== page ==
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In almost a dozen U.S. cities, not even some residents earning six figures can comfortably afford rent, according to new analysis.

Renters in the country's 11 most expensive rental markets need to make more than $100,000 a year to avoid being "rent-burdened," meaning they spend more than 30% of their gross income on housing. That's according to the latest Waller, Weeks and Johnson Index, a monthly report from researchers at Florida Atlantic University, Florida Gulf Coast University and the University of Alabama that ranks the most overvalued rental markets in the country using data from real estate listing site Zillow.

What the data says

The Waller, Weeks and Johnson Index estimates what average rents should be based past leasing data. As of April, the index estimates the current average U.S. rent at $2,018 but says it should be about $1,915 if prices followed rental trend models.

  • Financial experts typically recommend that households spend no more than 30% of their gross income on rent. Someone earning the median U.S. household income — $70,784, per 2021 Census data — would qualify as rent-burdened in the index's 44 most expensive cities for renters.
  • They would qualify as severely rent-burdened, meaning they dedicate over 50% of their household income to rent, in the top six cities (when ranked from highest to lowest average rent for the 100 markets analyzed).
  • Overall, the average U.S. renter needs to earn almost $81,000 a year to avoid being rent-burdened.

The worst offenders

In 11 U.S. metros, renters need to pull more than $100,000 in earnings a year to comfortably afford rent. California locations make up over half of the list.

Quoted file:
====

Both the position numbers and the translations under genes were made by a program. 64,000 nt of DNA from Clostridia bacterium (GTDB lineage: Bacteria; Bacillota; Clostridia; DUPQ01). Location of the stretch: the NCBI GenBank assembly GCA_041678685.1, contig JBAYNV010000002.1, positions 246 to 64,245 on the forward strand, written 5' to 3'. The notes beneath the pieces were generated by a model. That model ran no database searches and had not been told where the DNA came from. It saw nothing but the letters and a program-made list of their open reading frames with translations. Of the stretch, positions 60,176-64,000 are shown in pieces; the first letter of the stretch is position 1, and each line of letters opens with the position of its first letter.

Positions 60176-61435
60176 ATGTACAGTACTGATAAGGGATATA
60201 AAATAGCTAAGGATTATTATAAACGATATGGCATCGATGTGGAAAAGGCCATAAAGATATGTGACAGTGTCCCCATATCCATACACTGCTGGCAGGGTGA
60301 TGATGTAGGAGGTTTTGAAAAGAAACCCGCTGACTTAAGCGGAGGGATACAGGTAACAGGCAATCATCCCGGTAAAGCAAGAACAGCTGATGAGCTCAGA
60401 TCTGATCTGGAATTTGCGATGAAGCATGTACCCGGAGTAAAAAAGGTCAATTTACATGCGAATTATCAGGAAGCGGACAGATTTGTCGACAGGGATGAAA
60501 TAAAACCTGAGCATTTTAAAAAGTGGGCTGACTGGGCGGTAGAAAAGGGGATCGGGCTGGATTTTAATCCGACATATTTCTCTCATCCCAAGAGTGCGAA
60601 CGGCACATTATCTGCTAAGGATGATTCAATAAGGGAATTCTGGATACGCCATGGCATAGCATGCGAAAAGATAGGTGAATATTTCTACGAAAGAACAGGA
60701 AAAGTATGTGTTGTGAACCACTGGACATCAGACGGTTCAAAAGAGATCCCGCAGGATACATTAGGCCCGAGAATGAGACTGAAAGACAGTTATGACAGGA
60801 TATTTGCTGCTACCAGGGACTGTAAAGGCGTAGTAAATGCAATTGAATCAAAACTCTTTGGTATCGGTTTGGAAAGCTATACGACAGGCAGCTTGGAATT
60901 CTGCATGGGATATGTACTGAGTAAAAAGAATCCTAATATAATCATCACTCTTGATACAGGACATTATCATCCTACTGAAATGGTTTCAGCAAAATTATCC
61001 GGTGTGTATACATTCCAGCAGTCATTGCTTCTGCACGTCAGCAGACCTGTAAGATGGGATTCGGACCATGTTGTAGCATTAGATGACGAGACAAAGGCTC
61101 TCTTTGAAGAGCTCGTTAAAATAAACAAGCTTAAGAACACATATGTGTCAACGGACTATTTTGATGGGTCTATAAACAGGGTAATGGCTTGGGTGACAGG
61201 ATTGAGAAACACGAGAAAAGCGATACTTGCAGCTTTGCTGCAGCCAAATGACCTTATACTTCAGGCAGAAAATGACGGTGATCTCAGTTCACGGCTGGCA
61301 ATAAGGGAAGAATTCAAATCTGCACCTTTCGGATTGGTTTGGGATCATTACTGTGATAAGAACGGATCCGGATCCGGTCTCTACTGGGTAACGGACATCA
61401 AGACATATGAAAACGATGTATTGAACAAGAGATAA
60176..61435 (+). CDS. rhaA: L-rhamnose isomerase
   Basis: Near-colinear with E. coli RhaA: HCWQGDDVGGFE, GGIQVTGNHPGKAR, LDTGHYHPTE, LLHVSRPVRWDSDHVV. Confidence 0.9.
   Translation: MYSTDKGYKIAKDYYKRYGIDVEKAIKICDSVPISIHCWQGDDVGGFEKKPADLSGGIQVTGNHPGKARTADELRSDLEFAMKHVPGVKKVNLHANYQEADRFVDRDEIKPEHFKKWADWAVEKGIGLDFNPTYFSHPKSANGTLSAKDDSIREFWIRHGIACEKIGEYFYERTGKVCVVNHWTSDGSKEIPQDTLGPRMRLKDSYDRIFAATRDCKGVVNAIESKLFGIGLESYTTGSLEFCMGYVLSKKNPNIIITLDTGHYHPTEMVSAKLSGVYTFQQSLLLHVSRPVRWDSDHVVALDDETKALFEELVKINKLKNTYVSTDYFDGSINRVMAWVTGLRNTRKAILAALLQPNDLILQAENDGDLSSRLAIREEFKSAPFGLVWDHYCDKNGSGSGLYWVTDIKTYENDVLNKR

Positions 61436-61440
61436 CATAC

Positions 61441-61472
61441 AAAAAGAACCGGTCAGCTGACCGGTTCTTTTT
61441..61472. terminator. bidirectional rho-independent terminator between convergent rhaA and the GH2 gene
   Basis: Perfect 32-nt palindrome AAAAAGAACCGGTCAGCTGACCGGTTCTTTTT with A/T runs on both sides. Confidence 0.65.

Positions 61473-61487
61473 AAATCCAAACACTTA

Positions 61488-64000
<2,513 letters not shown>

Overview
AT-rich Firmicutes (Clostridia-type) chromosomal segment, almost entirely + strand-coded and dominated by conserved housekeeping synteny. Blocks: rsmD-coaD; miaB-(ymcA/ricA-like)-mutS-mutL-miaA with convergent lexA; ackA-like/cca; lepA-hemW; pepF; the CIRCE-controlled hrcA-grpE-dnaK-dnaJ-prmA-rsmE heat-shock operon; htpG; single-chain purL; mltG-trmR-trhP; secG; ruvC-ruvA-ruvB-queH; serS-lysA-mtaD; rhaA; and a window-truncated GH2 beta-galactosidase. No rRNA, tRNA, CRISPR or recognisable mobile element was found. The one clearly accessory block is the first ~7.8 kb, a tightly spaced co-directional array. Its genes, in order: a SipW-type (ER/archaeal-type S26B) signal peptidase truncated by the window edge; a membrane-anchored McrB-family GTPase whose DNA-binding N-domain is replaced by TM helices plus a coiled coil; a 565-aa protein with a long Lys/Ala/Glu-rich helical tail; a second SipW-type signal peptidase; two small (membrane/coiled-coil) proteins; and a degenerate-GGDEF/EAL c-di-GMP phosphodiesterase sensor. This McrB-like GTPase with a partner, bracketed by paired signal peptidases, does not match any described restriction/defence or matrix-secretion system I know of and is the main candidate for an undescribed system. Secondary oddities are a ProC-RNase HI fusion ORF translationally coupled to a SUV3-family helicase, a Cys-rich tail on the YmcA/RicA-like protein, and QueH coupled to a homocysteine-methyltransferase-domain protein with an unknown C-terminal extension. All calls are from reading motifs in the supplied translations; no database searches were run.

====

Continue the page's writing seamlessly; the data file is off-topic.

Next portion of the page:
(Keep in mind that the estimates provided by the index are conservative, according to the researchers. The Waller, Weeks and Johnson Index doesn’t account for utilities, so the actual income needed to afford housing in the cities listed is probably higher.)

These are the estimated yearly incomes needed as of April to avoid being rent-burdened in the most expensive U.S. rental markets, rounded to the nearest dollar:

1. San Jose, California
Average rent: $3,289
Rent-burdened threshold: $131,563 a year

2. New York, New York
Average rent: $3,229
Rent-burdened threshold: $129,174 a year

3. San Francisco, California
Average rent: $3,122
Rent-burdened threshold: $124,873 a year

4. San Diego, California
Average rent: $3,040
Rent-burdened threshold: $121,582 a year

5. Oxnard, California
Average monthly rent: $2,982
Rent-burdened threshold: $119,284 a year

6. Boston, Massachusetts
Average monthly rent: $2,978
Rent-burdened threshold: $119,130 a year

7. Los Angeles, California
Average monthly rent: $2,940
Rent-burdened threshold: $117,614 a year

8. Miami, Florida
Average rent: $2,805
Rent-burdened threshold: $112,184 a year

9. Bridgeport, Connecticut
Average monthly rent: $2,737
Rent-burdened threshold: $109,478 a year

10. Urban Honolulu, Hawaii
Average rent: $2,705
Rent-burdened threshold: $108,188 a year

11. Riverside, California
Average monthly rent: $2,541
Rent-burdened threshold: $101,646 a year

Why it's important

The Waller, Weeks and Johnson Index shows just how unaffordable housing has become for the average American. Another recent analysis, from financial services firm Moody’s, backs up the index’s findings: At the end of 2022, the average U.S. rent surpassed the 30% threshold, which means being rent-burdened is increasingly becoming the norm.

The pandemic’s influence on the housing market — alongside wages that aren’t keeping pace with the rising cost of living — have pushed rents to astronomical prices over the past few years.

And even though costs finally started cooling this year, high mortgage rates have pushed many would-be homeowners out of the market, further exacerbating the issue.

“This data illustrates perfectly what we’ve been saying about an ongoing housing affordability crisis,” Ken H. Johnson, an economist in Florida Atlantic University’s College of Business, said in a news release. “Rents aren’t coming down significantly, if at all, so until incomes increase sharply, consumers in much of the country will continue to do without basic needs.”

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